Last year, when Proofpoint released its annual survey, the results showed the recession had a negative effect on security.
Whether or not the economy has improved in 12 months depends on your perspective, but one thing has remained constant -- enterprise security continues to feel an economic pinch. "Outbound Email and Data Loss Prevention in Today's Enterprise, 2010" showed the following results:
In the past 12 months, 21 percent of companies investigated a suspected leak or theft of confidential or proprietary information associated with an employee leaving the company (e.g., through voluntary or involuntary termination).
Fifty-eight percent of respondents say that budget constraints have negatively impacted their organization's ability to protect confidential, proprietary or sensitive information. Fifty-three percent say the same of IT staff reductions in the past 12 months.
As Keith Crossley, director of market development at Proofpoint, told me:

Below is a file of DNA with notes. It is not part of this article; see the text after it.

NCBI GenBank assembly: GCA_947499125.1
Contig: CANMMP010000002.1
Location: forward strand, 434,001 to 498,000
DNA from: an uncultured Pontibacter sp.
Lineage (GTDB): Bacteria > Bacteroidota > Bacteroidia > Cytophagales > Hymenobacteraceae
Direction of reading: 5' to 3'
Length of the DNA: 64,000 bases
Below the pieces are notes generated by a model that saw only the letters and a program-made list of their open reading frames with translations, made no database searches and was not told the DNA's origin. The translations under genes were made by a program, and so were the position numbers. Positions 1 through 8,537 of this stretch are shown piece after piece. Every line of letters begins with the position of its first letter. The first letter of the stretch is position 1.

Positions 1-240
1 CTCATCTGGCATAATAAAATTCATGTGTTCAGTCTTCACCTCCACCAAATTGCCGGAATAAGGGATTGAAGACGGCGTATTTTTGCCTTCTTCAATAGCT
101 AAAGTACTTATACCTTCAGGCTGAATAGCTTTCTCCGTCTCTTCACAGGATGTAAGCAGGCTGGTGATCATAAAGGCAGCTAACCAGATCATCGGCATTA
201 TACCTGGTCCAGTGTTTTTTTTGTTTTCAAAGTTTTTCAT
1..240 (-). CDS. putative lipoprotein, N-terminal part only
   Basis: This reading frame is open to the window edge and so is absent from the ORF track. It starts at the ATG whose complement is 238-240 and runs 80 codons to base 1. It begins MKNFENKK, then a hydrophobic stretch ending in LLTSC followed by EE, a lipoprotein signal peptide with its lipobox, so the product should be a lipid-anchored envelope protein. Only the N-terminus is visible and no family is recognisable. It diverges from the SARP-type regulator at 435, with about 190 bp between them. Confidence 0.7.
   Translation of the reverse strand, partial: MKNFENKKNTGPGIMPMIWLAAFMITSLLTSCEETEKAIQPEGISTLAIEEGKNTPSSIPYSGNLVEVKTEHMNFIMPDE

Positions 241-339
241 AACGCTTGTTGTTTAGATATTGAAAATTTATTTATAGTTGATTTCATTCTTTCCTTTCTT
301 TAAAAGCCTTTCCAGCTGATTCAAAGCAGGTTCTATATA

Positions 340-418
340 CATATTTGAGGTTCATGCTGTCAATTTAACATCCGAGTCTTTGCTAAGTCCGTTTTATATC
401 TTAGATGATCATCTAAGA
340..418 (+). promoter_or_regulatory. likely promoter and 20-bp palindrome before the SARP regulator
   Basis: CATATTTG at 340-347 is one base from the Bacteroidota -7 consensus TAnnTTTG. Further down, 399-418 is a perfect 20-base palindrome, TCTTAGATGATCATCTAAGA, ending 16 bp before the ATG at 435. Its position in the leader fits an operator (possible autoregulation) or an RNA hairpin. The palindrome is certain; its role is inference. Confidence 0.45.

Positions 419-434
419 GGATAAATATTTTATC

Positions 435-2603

When the budget is flat, there is a real impact on a company's ability to protect data. The money isn't there internally, and when a company has layoffs, there is a greater risk of data loss through ex-employees.
The Catch-22 is that, while companies are trying to save money with cuts in security budgets and layoffs, they've increased their risk of data loss, which could end up costing millions. In 2009, the Ponemon Institute released a report that found the global average of dollars lost in a data breach is $3.4 million, or $142 per record. It was higher in the U.S., at $6.75 million or $204 per record.
It appears that for the enterprise, the decision has to be spend the money now to better protect company information or risk paying a lot later.